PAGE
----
I don’t know how much you and your brother have talked about your underlying conflict over the past couple of decades or if you’ve simply fought, felt injured by the other, left things unresolved, and then avoided each other (you say he doesn’t invite you to family gatherings, either). I’m guessing that you haven’t expressed much of anything positive toward each other, which has created a toxic negative-feedback loop. You feel that he’s a ticking time bomb, and that takes you right back to, Uh-oh, it’s Dad all over again; he feels that you’re critical of him (whether that’s communicated verbally or nonverbally), and that takes him right back to, Uh-oh, it’s Dad all over again. In other words, you both remind each other of your father. And round and round it goes.

If you want to shift the flow of negative energy, you have to rewire the circuit. It will take many interactions to do so, but you can start right now by inviting him out for coffee (being in a public place also reduces the likelihood of escalations). Greet him warmly, thank him for coming, and start by telling him some of what you wrote to me: how much you admire the effort he’s put into turning his life around and making his marriage work. How much compassion you have for his earlier struggles because you know how hard it was growing up in that house. How you remember what it was like between you two before there was so much friction and maybe even how much you miss whatever connection you used to have.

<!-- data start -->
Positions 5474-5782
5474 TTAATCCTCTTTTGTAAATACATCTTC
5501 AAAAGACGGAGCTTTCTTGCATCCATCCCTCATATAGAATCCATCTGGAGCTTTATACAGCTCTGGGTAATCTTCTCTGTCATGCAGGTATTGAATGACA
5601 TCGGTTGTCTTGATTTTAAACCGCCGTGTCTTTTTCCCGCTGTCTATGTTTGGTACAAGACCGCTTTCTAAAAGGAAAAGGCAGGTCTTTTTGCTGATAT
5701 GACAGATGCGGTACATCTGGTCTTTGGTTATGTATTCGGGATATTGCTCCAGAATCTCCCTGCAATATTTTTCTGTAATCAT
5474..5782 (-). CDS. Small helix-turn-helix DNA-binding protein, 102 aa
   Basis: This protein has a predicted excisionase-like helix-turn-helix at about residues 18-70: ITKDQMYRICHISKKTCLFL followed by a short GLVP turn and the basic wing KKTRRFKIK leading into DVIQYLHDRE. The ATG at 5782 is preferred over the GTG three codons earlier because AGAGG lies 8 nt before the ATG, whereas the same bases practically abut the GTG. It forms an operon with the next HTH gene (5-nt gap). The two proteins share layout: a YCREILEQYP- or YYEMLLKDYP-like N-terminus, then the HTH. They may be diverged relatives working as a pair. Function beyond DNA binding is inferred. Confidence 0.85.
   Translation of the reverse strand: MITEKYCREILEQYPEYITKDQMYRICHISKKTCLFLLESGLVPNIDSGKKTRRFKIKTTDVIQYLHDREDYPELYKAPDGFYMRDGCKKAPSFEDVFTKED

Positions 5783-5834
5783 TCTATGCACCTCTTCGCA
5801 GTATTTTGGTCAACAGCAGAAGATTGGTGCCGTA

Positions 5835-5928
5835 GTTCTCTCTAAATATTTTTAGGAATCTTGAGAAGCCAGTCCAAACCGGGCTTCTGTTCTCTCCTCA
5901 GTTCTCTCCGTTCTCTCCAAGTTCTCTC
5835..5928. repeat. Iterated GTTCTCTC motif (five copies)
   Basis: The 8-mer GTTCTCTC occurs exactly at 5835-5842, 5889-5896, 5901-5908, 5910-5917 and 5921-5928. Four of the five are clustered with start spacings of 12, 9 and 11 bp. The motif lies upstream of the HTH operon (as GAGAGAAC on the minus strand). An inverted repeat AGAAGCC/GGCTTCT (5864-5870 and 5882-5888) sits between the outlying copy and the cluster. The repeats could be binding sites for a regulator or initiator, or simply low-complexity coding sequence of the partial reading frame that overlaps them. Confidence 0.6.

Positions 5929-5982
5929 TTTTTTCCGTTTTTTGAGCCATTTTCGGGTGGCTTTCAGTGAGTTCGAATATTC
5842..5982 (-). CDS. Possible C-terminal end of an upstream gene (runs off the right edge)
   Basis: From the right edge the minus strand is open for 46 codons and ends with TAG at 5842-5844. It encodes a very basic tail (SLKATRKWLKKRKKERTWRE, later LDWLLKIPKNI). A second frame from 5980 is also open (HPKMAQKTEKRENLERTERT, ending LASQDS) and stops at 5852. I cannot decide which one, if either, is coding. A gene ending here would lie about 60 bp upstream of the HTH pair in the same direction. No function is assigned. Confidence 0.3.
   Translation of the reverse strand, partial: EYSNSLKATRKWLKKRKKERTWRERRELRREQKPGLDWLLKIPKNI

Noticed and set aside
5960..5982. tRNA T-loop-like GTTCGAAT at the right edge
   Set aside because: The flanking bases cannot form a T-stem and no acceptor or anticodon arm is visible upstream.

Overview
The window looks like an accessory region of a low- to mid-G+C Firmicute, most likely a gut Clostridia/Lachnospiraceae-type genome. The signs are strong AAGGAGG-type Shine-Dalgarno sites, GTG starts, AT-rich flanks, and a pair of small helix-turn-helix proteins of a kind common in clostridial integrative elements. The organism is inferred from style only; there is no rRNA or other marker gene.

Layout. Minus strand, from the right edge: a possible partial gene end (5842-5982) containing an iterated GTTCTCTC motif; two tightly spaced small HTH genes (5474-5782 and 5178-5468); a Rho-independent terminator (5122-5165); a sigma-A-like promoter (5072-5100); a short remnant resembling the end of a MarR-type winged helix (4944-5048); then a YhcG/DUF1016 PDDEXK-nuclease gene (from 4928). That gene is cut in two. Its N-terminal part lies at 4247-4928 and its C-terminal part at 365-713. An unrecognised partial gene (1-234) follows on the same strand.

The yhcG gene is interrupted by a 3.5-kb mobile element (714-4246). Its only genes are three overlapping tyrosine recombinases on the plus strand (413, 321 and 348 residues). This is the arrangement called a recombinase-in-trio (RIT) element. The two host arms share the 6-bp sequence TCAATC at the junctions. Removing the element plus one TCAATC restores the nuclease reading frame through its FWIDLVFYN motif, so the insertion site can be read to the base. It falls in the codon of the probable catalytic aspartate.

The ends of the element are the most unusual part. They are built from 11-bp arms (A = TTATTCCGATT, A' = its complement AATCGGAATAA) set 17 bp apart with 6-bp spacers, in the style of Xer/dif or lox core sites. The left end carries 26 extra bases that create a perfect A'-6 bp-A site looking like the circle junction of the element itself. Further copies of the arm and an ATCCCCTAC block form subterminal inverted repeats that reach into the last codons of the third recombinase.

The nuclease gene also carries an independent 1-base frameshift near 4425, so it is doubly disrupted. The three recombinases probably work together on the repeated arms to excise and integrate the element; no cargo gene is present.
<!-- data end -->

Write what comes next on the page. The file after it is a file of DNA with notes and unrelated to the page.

Then, instead of rehashing all the incidents that have upset you and listing the changes he needs to make, tell him that you’re genuinely curious to hear what he thinks would make your relationship better—specifically, what makes it hard for him to be around you and what he hopes for instead. This will require you to do something that’s incredibly difficult to do with someone you feel injured by: make room for his experience—which means imagining yourself in his place without getting defensive—even if you see things differently.